Review of “Paul Robeson” by Eloise Greenfield (Ages 6-11)

This book for children on Paul Robeson does a fine job for the most part in summarizing the main accomplishments of Robeson’s life. He excelled in sports, academics, acting, and singing. He had wanted to become a lawyer but was prevented from doing so because of racism. The book doesn’t shrink from addressing some of the hard facts of Robeson’s life. But there are still some glaring omissions.


Greenfield explains Robeson’s involvement with Communism in this way:

“Often Paul went to large peace meetings held by communists. Communists believe in a different kind of government than the one in the United States. Many Americans did not like communists and were afraid they would make the United States a communist society.”

I believe this short paragraph raises more questions than it answers and doesn’t do justice to Robeson’s involvement. It does not clarify what Communists believed and why some Americans were opposed to them.

Robeson never joined the Communist Party. But he did believe that Soviet society was committed to a vision of racial equality. As he pointed out to the Joint Fact-Finding Committee on Un-American Activities in California in 1946, if they wanted to talk about such matters as lack of freedom of speech [among Communists], they might better turn to the American South, where blacks were being ‘shot down’ for speaking their minds, and for asserting their right to the supposed guarantees of American citizenship. [Lynching was again becoming a significant problem in the South following the return of black soldiers from World War II.]

Robeson took the position that Langston Hughes, Robert Williams, and other black activists held after the war: i.e., how could they be asked to fight for freedom and civil rights overseas, and then return home to find they were not granted the same freedoms and rights? Communism professed the aim of doing away with this hypocrisy. [The hypocrisy of the Soviet regime itself was not known until years later.] But following the “hot” war of World War II, the United States became involved in a bitter “Cold War” against the Soviets. The “speaking out” that Robeson and others did was viewed by some in the American government as giving “ammunition” to the Communists and therefore aiding and abetting them. The substance of what they said was not addressed.

Paul Robeson, 1942

Paul Robeson, 1942

Thus, I think it is important to state (a) what Communism was and what it (allegedly) stood for; and (b) why so many American blacks were drawn to Communism. When Robeson discovered that Communism was not what he had thought, he became an avowed “internationalist” and self-defined African. “Above all,” he said, “I must be among the Negro people . . . and be part of their struggles for the new world a-coming. . . .” In other words, Robeson’s desire was for black civil rights and an end to American hypocrisy about it, not for another system of government.

This is not to say all of these issues constitute material for a children’s book that serves as an introduction to Robeson’s life. But if I were a small child who was saluting the flag and saying the Pledge of Allegiance every day, I would want to know why this man we are supposed to admire was attending meetings for a different form of government. I would want children to know that Paul Robeson was the bravest sort of man, who spoke out at a time when Americans were losing their livelihoods for questioning what the government was doing in suppressing communism and what it was not doing in protecting civil rights. I see no reason why children cannot hear about Jim Crow and the McCarthy Era in recent history.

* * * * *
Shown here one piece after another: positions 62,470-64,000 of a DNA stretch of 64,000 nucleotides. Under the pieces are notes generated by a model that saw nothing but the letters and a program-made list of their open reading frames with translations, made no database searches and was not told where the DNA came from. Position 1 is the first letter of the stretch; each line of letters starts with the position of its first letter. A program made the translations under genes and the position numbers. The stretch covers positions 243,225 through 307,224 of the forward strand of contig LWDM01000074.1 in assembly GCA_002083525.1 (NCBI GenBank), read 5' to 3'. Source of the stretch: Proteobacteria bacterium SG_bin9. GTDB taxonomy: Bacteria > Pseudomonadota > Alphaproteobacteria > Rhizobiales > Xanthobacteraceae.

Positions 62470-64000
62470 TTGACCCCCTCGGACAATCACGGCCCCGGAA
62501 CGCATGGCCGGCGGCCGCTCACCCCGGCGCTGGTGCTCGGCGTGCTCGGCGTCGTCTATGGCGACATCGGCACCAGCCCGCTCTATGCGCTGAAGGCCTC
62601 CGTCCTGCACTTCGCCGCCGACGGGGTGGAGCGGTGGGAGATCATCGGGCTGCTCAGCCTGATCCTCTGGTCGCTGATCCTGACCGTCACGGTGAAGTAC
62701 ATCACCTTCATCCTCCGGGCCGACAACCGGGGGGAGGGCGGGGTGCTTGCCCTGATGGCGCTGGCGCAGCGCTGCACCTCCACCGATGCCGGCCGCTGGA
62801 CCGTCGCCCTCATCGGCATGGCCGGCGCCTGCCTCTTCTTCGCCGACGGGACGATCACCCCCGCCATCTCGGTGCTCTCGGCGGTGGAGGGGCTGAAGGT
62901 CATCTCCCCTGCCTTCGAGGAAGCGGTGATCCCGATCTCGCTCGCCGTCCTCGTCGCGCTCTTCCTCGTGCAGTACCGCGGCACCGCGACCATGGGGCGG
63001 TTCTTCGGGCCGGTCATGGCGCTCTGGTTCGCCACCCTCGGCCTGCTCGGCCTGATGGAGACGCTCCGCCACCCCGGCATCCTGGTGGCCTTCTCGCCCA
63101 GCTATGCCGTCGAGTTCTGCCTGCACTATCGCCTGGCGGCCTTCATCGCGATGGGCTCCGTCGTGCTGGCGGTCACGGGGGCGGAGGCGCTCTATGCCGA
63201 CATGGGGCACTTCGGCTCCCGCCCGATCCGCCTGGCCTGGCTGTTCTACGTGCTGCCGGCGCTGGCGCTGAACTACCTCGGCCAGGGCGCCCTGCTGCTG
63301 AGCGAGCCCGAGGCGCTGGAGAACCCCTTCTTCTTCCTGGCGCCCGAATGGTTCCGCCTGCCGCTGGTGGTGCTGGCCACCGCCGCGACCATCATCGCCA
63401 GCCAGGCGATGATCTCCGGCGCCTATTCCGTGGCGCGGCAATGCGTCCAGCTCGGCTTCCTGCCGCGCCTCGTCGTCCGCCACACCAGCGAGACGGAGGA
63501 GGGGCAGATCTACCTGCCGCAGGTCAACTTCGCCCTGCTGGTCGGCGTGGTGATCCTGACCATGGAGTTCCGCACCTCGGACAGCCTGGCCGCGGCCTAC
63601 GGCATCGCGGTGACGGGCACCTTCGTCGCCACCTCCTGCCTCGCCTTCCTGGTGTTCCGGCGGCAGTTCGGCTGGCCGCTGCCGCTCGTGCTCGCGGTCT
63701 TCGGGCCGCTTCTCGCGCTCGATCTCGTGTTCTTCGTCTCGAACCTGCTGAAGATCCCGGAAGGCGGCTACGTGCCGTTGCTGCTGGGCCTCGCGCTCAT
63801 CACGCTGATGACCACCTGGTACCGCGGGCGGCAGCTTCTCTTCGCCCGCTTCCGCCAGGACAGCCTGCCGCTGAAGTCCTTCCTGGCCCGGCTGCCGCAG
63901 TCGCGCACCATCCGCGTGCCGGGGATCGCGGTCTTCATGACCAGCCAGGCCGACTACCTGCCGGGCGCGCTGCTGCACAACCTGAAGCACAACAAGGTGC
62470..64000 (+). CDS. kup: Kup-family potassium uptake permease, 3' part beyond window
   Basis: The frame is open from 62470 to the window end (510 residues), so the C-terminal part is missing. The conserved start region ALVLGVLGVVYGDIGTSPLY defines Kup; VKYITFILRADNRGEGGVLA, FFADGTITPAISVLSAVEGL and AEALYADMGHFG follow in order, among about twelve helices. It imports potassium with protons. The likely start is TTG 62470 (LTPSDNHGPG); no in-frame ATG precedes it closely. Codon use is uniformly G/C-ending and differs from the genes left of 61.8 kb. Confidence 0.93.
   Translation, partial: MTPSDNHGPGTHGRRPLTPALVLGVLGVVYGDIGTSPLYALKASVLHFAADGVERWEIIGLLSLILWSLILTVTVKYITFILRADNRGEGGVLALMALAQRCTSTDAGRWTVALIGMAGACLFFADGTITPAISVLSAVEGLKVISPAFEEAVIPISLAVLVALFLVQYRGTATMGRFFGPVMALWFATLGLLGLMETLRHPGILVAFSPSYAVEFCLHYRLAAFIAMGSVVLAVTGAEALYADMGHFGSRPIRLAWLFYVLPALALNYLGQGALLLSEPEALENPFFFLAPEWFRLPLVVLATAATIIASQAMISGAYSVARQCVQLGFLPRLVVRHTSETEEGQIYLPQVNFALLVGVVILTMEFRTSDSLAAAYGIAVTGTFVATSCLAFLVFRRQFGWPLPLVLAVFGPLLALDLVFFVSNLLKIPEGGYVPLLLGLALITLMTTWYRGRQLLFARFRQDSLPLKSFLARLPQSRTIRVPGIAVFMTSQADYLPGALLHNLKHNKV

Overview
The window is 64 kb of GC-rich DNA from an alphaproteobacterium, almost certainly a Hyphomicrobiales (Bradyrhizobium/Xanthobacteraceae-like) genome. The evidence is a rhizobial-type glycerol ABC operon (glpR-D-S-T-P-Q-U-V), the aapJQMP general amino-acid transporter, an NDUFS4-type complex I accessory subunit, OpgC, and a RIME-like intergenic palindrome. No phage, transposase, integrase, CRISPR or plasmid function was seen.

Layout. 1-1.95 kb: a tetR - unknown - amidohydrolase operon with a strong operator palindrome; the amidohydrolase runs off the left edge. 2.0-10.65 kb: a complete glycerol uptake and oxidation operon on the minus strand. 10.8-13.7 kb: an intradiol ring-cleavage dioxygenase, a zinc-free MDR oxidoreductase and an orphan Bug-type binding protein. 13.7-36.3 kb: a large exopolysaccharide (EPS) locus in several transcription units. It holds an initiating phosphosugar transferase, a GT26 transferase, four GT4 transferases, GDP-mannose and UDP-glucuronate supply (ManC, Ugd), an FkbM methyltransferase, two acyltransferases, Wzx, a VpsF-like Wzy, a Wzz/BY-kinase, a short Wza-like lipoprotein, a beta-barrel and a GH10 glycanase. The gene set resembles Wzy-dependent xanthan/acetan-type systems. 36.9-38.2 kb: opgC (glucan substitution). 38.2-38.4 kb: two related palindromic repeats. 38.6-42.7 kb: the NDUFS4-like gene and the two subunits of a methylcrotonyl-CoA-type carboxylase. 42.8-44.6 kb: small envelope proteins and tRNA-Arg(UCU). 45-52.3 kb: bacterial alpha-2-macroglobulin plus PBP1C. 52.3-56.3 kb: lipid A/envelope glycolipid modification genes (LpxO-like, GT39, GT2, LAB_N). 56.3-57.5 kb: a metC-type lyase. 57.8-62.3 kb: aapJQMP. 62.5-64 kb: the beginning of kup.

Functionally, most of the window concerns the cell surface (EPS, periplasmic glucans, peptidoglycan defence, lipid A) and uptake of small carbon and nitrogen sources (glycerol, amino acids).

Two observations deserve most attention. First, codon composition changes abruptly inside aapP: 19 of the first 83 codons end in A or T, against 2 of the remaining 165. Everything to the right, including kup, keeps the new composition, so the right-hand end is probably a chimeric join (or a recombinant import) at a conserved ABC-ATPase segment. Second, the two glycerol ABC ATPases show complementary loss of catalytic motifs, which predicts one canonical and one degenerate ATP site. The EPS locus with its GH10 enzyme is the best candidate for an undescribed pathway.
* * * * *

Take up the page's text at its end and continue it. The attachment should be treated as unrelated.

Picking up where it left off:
Given the paucity of information on Robeson, however, my quibble is relatively small in relation to the need for people to know more about this great man.

Illustrations are by George Ford.

Rating: 3.5/5

Published by Lee & Low Books, 2009


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5 Responses to Review of “Paul Robeson” by Eloise Greenfield (Ages 6-11)

  1. Marie says:

    Tackling something like Communism in a kid’s book is a pretty daunting task. it’s tough because obviously the author felt like she couldn’t ignore it, but then the treatment could be viewed as insufficient. A lot of American communists and sympathizers lost faith when the Stalinist atrocities and other things came to light; tough to know how to handle that in a book for kids.

  2. Margot says:

    I just love your posts like this. I learn so much from them – all the angles in and out of the story. Paul Robeson’s name is familiar to me but I didn’t remember all the details. This is a good reminder of that time period that few today are aware of.

    I notice that this is suggested for 6 to 11 year olds. I’m relating this to my granddaughters who are 10 and 4. I don’t think the 10 year old would have been able to understand this at 6 or 7. But I know from 8 on she has grasped many of the hypocrisies of then and now. She and I have had many stimulating conversations. She loves to ask why and seems to enjoy getting angry about injustice. It makes her Nana’s heart glad. I will suggest this book to her parents.

  3. Ladytink_534 says:

    Hm. Learn something new every day! The name was familiar but I wasn’t sure why. Thanks for the great post!

  4. Nicole says:

    It’s good to have these books as a starting point. At least if they can pique interest then further research can be done. I love the additional information that you gave in your review.

  5. Doret says:

    I’m with Margot, love all the xtra info. I recently read Whitehead’s John Henry Days, there is talk of and about Paul Robeson. I was glad I read Greenfield’s bio before, it gave me a better understand of Robeson allowing me to appreciate Whitehead’s inclusion of Robeson in his novel that much more.

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